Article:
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Doing a Feasibility Study

Is your project feasible?

The best way to find out whether your project is feasible is to complete a Feasibility Study. This process helps you gain confidence that the solution you need to build can be implemented on time and under budget. So here’s how to do it in 5 simple steps…

Completing a Feasibility Study

A Feasibility Study needs to be completed as early in the Project Life Cycle as possible. The best time to complete it is when you have identified a range of different alternative solutions and you need to know which solution is the most feasible to implement. Here’s how to do it…

Step 1: Research the Business Drivers
In most cases, your project is being driven by a problem in the business. These problems are called “business drivers” and you need to have a clear understanding of what they are, as part of your Feasibility Study.
For instance, the business driver might be that an IT system is outdated and is causing customer complaints, or that two businesses need to merge because of an acquisition. Regardless of the business driver, you need to get to the bottom of it so you fully understand the reasons why the project has been kicked off.
Find out why the business driver is important to the business, and why it’s critical that the project delivers a solution to it within a specified timeframe. Then find out what the impact will be to the business, if the project slips.

Step 2: Confirm the Alternative Solutions
Now you have a clear understanding of the business problem that the project addresses, you need to understand the alternative solutions available.
If it’s an IT system that is outdated, then your alternative solutions might include redeveloping the existing system, replacing it or merging it with another system.
Only with a clear understanding of the alternative solutions to the business problem, can you progress with the Feasibility Study.

Step 3: Determine the Feasibility
You now need to identify the feasibility of each solution. The question to ask of each alternative solution is “can we deliver it on time and under budget?”
To answer this question, you need to use a variety of methods to assess the feasibility of each solution. Here are some examples of ways you can assess feasibility:

Research: Perform online research to see if other companies have implemented the same solutions and how they got on.
Prototyping: Identify the part of the solution that has the highest risk, and then build a sample of it to see if it’s possible to create.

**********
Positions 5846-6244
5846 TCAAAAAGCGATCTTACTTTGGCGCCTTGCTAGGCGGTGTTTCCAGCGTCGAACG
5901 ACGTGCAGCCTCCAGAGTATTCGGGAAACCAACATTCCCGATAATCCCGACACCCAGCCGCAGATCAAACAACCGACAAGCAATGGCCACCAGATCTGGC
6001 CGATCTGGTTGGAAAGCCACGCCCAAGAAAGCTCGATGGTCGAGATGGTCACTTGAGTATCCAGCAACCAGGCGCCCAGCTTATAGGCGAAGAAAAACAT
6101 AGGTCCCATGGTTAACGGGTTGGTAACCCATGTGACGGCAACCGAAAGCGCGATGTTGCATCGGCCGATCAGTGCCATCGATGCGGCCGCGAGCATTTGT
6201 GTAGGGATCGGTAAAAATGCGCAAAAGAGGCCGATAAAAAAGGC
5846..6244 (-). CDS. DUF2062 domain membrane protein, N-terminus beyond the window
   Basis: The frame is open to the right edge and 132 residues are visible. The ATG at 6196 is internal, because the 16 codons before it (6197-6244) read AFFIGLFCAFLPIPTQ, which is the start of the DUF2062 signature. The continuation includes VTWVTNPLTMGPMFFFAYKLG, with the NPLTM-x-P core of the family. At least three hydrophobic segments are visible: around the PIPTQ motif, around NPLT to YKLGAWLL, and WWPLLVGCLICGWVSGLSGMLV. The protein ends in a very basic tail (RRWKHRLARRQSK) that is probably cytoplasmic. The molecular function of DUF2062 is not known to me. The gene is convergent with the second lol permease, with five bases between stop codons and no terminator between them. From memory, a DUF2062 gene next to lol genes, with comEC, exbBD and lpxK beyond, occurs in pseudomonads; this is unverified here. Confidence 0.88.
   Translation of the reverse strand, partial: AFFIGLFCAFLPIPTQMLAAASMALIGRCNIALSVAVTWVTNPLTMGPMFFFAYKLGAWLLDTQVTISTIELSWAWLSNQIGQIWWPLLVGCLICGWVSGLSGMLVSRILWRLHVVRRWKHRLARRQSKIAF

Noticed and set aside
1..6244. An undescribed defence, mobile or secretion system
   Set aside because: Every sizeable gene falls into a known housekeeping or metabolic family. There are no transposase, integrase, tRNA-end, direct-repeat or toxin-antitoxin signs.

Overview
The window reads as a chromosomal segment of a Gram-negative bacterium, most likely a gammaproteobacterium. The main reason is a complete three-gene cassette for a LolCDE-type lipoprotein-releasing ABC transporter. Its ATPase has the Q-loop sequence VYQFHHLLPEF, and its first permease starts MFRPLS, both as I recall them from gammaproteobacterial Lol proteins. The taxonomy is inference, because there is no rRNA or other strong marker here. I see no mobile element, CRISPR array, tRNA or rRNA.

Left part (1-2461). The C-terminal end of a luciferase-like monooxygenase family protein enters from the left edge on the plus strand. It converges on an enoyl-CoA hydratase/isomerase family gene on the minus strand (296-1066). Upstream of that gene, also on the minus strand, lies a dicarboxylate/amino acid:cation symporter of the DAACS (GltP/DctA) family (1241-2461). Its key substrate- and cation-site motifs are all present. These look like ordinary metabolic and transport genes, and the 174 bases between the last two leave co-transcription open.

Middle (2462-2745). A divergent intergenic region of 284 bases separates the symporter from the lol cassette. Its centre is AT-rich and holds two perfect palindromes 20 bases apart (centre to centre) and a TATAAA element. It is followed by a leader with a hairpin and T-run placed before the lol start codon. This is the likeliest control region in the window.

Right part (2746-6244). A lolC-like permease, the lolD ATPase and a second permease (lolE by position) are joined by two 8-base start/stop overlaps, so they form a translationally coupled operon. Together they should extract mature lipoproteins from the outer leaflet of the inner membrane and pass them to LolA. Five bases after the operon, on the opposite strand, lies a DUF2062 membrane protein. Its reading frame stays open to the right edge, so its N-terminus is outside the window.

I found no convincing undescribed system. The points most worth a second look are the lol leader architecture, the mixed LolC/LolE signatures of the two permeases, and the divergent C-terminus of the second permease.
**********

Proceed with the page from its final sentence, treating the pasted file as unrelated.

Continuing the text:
Time-boxing: Complete some of the tasks in your project plan and measure how long it took vs. planned. If you delivered it on time, then you know that your planning is quite accurate.

Step 4: Choose a Preferred Solution
With the feasibility of each alternative solution known, the next step is to select a preferred solution to be delivered by your project. Choose the solution that; is most feasible to implement, has the lowest risk, and you have the highest confidence of delivering.
You’ve now chosen a solution to a known business problem, and you have a high degree of confidence that you can deliver that solution on time and under budget, as part of the project.

Step 5:
It’s now time to take your chosen solution and reassess its feasibility at a lower level. List all of the tasks that are needed to complete the solution. Then run those tasks by your team to see how long they think it will take to complete them. Add all of the tasks and timeframes to a project plan to see if you can do it all within the project deadline. Then ask your team to identify the highest risk tasks and get them to investigate them further to check that they are achievable. Use the techniques in Step 3 to give you a very high degree of confidence that it’s practically achievable. Then document all of the results in a Feasibility Study.

After completing these 5 steps, get your Feasibility Study approved by your manager so that everyone in the project team has a high degree of confidence that the project can deliver successfully.

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The Project Audit Check List

Project Audit – A check List

The primary purpose of a project audit is to find the reasons for apparent failings in the project process, and answer:

  • What is the current state of the project
  • Is the project going to deliver something useful that meets requirements?